Court reinstates Nolan James murder conviction
The reversed murder conviction and life sentence of decorated Vietnam War veteran Nolan James of Donaldsonville was reinstated June 17 by Louisiana’s First Circuit Court of Appeal.
Judge Jane-Triche Milazzo of the 23rd Judicial District Court ordered a new trial for James in Feburary on grounds that state prosecutors suppressed evidence that was crucial during the Purple Heart recipient’s original trial in 1983.
The appeals court ordered a reversal of the new trial order and the vacating of James conviction for murder in Ascension Parish in 1983.
The court said James’ application was “filed untimely,” and the evidence presented did not meet the exception of facts not known under La. Code Crim. P. art 930.B.
Evidence at issue presented on James’ behalf did not meet the facts-not-known requirement under Article 930.8, and there was “no reasonable probability” that the evidence if presented “would have made a different result reasonably probable,” the appeals court said in its ruling.
Triche-Milazzo based her ruling on an Amicus Curia Brief presented by Indigent Defender attorney Blaine Hebert during a Dec. 15 evidentiary hearing last year.
The judge had ordered a new trial within 90 days or that ruling.
Kurt Wall, director of the Louisiana Attorney General Criminal Division said the AG’s office was “extremely pleased and gratified” with the First Circuit Court of Appeals decision.
“We are happy that a convicted murderer will be forced to finish a mandated by a jury almost 30 years ago,” he said.
Ascension Parish Sheriff Jeff Wiley said he was relieved on behalf of the victims involved in the James’ case.
During a bond reduction hearing for James in March, the sheriff’s office introduced a warrant from 1979 that named James as a suspect in a Washington D.C. murder that took place two days before the murder in Ascension Parish. James, a Donaldsonville native, was living in Washington D.C. at the time.
“He’s a convicted murderer and should spend his life in the pen,” Wiley said. “He’s right where he belongs.”
District Defender of the Louisiana Public Defender Board Alan Robert, who was James’ attorney in the 1983 trial, said the court of appeal ruling is not surprising.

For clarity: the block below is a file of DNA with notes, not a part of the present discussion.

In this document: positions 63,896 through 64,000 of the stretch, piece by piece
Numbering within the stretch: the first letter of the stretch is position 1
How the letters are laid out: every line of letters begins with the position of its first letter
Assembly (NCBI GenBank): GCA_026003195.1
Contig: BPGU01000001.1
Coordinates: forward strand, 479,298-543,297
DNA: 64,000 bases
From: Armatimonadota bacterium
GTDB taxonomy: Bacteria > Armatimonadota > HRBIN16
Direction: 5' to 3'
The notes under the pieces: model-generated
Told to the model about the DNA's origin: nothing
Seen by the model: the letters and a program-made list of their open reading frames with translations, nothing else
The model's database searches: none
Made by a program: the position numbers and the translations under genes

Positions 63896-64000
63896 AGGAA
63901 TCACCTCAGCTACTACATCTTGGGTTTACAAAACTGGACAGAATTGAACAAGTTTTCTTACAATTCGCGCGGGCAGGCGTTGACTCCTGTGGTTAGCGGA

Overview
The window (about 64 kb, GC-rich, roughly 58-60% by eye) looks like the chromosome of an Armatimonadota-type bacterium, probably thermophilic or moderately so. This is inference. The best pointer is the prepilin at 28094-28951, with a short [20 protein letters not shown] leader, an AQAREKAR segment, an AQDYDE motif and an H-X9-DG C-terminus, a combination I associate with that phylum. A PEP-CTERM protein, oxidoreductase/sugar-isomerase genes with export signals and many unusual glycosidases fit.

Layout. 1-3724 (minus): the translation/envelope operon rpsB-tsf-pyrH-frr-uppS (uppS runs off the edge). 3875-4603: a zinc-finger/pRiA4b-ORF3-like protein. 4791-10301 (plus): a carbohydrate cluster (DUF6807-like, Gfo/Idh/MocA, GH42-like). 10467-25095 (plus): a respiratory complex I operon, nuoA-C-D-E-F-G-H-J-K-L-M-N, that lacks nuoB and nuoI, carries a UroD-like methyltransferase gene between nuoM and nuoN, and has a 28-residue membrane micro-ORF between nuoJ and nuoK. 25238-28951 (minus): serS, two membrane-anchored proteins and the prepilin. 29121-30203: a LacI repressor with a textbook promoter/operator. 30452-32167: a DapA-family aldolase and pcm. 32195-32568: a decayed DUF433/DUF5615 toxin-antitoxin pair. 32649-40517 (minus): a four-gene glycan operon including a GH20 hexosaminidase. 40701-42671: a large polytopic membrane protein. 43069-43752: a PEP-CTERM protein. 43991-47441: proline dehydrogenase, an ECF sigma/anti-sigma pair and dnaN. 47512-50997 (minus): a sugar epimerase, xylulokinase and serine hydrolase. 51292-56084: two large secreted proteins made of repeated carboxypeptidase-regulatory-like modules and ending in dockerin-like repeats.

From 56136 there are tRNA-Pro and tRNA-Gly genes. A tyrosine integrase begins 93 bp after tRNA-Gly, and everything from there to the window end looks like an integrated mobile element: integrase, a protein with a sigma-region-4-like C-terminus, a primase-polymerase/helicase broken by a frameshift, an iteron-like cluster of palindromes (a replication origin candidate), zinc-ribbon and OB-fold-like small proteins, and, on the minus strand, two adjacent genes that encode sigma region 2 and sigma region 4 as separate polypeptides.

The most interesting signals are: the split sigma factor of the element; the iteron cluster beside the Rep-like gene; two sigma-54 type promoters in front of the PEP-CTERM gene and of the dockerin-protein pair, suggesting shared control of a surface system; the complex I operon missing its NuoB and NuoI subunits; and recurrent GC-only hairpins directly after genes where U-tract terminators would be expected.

The next step for Indigent Defender attorney Hebert will be to file writs to the State Supreme Court, according to Robert.
“I would feel certain that he plans to file writs to the State Supreme Court,” he said of Hebert Tuesday.
If the State Supreme Court does not rule favorably to a James’ appeal, the case would then go to the federal court system, where James would have to get a federal defender to handle his case.
Triche-Milazzo did not make a finding that the suppressed evidence would have necessarily produced a different jury verdict, but said she found that the cumulative effect of the evidence not presented undermines faith in the jury’s verdict on a charge of second-degree murder.
The judge listed 10 instances in her ruling where the main witness for the prosecution had statement inconsistencies differing from subsequent testimony at the trial.
The Amicus written by Robert produced new information that the prosecutors withheld 27 years ago.
According to Robert’s Amicus, James, who maintained his innocence throughout the trial, refused a plea bargain offered by the District Attorney during jury deliberations that would have reduced the charge against him to manslaughter with parole eligibility in seven years in exchange for a guilty plea.
The Amicus also notes that the defense was not made aware before the trial of a surprise prosecution witness who had taken evidence from the scene where James was arrested.